Hard Truths: Truth Over Easy

HardTruths_3_26_15445x270I guess we’ll all just continue to have our coffee with a side of no eye contact. And thank God, because I wasn’t about to have a “conversation about race” (whatever that is) with a 19-year-old barista in 90 seconds while I wait for it to be brewed.

Of all the criticisms leveled at Starbucks, and their infinitely douchey CEO Howard Schultz, regarding the disastrous rollout of their already aborted #racetogether initiative—and there have been many—surprisingly few have actually pointed out how cynical it was. For those who rely solely on Hard Truths for their news and were not in the know, Starbucks tried to get people to talk about race relations in this country with the staff at their local coffee shop by instructing employees to write “Race Together” on the side of cups.

Let’s just get this obvious bit of reality out of the way first: there is no such thing as a “difficult conversation about race relations in this country.” This phrase has been bandied about by every sentient being seated in front of a TV camera for the last decade, but nobody seems to know what that would actually entail, or is ready to actually have it. We’re too infatuated with point-scoring to have a serious “conversation.” I love that word choice; as if we’re really going to shoot the breeze about 400 years of institutionalized racism like it’s the Sacramento Kings bench rotation.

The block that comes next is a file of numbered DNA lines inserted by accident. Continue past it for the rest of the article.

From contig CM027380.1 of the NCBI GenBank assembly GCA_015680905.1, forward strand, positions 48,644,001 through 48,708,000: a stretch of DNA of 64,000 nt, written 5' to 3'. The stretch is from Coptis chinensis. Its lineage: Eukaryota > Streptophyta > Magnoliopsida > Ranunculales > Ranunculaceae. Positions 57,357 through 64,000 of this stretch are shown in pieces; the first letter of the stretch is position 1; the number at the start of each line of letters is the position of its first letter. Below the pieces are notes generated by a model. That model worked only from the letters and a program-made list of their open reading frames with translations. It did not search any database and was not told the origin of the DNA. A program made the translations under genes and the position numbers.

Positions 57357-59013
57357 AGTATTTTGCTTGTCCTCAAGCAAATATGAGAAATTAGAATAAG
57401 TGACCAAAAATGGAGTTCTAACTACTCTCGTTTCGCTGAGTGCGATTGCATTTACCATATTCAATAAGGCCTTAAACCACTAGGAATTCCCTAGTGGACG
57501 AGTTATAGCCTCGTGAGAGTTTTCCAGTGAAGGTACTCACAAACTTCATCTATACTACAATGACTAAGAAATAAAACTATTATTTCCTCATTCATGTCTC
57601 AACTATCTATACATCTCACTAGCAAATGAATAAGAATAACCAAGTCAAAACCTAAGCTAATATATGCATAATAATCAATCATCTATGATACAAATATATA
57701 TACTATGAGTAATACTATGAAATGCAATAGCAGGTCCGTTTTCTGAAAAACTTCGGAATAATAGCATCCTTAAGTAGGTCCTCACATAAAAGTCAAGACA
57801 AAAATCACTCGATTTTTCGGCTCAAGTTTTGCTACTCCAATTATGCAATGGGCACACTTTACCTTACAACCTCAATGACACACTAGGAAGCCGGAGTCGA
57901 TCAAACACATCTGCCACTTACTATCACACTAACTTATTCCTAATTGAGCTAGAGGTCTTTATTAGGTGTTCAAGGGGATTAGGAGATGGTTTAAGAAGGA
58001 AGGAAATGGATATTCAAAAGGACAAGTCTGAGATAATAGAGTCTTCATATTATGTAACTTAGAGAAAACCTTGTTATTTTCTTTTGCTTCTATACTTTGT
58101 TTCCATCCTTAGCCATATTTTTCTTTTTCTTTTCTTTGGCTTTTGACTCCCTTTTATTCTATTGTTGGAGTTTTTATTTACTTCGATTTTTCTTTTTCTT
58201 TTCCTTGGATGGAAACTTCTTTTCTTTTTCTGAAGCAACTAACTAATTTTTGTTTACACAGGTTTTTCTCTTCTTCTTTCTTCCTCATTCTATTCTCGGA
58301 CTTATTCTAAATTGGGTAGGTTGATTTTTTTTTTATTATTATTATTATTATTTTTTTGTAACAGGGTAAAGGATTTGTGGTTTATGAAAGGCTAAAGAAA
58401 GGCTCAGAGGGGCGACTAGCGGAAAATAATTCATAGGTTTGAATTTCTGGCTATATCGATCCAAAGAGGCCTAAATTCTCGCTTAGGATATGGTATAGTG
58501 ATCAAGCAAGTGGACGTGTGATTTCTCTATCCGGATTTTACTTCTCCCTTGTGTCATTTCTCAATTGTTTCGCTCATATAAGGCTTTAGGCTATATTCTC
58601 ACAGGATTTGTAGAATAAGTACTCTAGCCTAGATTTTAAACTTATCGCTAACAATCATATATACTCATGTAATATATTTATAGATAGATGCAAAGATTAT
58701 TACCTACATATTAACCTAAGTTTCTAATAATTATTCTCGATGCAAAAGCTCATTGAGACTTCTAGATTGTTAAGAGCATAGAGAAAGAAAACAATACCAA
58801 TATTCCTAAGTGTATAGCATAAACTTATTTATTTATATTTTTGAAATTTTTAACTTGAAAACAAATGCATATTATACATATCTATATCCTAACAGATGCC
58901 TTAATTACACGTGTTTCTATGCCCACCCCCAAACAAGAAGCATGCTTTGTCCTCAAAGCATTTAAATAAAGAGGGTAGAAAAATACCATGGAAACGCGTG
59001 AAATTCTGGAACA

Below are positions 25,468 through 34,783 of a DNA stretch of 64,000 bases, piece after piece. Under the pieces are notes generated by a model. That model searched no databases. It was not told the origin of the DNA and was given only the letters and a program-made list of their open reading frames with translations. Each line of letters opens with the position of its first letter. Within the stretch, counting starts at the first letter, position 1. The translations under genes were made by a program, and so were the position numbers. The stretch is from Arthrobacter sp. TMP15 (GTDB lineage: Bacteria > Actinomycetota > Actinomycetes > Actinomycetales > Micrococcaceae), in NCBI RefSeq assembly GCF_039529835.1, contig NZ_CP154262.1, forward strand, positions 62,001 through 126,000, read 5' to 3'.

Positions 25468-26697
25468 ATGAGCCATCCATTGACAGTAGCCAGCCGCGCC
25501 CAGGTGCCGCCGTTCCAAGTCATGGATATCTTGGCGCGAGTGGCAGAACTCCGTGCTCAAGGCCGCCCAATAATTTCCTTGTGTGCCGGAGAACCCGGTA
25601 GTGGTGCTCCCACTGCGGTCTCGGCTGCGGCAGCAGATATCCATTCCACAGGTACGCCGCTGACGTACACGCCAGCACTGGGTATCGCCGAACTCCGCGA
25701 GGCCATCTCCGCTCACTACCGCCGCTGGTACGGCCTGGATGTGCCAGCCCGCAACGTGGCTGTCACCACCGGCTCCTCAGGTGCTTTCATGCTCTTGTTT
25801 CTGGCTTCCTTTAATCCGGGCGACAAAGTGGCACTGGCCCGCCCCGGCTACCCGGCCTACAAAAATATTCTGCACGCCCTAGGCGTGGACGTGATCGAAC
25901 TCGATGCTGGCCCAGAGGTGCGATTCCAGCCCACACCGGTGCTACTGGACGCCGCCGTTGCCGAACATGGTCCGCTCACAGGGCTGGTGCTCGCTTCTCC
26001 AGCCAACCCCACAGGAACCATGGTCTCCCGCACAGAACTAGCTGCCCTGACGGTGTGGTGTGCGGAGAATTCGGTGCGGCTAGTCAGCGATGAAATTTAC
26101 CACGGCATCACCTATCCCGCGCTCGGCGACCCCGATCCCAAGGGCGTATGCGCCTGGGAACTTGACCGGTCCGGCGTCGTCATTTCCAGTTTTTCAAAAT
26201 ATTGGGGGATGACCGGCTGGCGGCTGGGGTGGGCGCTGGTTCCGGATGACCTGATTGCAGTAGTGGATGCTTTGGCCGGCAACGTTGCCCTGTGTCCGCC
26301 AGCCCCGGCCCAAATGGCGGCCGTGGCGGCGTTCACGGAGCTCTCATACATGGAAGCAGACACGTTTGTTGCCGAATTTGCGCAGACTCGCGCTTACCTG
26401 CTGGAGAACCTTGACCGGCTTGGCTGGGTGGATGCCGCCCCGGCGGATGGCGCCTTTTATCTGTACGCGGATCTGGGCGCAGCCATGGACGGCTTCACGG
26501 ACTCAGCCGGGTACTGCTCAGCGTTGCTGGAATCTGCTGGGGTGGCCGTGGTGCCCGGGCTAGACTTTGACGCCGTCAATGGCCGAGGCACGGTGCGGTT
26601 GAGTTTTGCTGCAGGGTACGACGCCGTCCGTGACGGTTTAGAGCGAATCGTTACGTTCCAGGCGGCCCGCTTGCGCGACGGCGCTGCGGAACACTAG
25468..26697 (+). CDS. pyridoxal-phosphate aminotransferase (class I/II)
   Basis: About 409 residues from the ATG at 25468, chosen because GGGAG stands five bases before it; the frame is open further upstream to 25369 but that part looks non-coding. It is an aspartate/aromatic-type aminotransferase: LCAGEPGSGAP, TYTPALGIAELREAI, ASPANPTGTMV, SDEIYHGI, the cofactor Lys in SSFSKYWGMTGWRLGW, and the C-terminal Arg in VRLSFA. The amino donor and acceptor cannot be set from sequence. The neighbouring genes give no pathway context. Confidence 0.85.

Would a difficult conversation about race be one where one person insists that people shouldn’t be judged on the basis of their skin color and the other person shouts “check your privilege” at them? Or would it be one where one person points out the overwhelming disparity of millions of minorities locked up for “crimes” that white people commit, too, but hardly ever go to jail for, while the other person insists one race is just more prone to crime? Because in nearly every conversation about race, at least one person is actively being racist—we don’t always agree which person that is, but we’re damn sure not going to let the conversation continue without scoring those points.

As a society, we’ve elevated racial prejudice to the same level as violent crime, so there’s no way to “tolerate” an opposing viewpoint. Can you have a conversation with a thief standing in your living room holding your TV without calling 911? Actually that’s not a perfect analogy, because you don’t call the cops on a burglar so they’ll come to your house and pat you on the back for your enlightened opinions. But if Facebook, Twitter, or any TV show on any channel ever is the measure, the only reason to have a conversation about race is so people know you’re “one of the good guys.”

By Sidney Reilly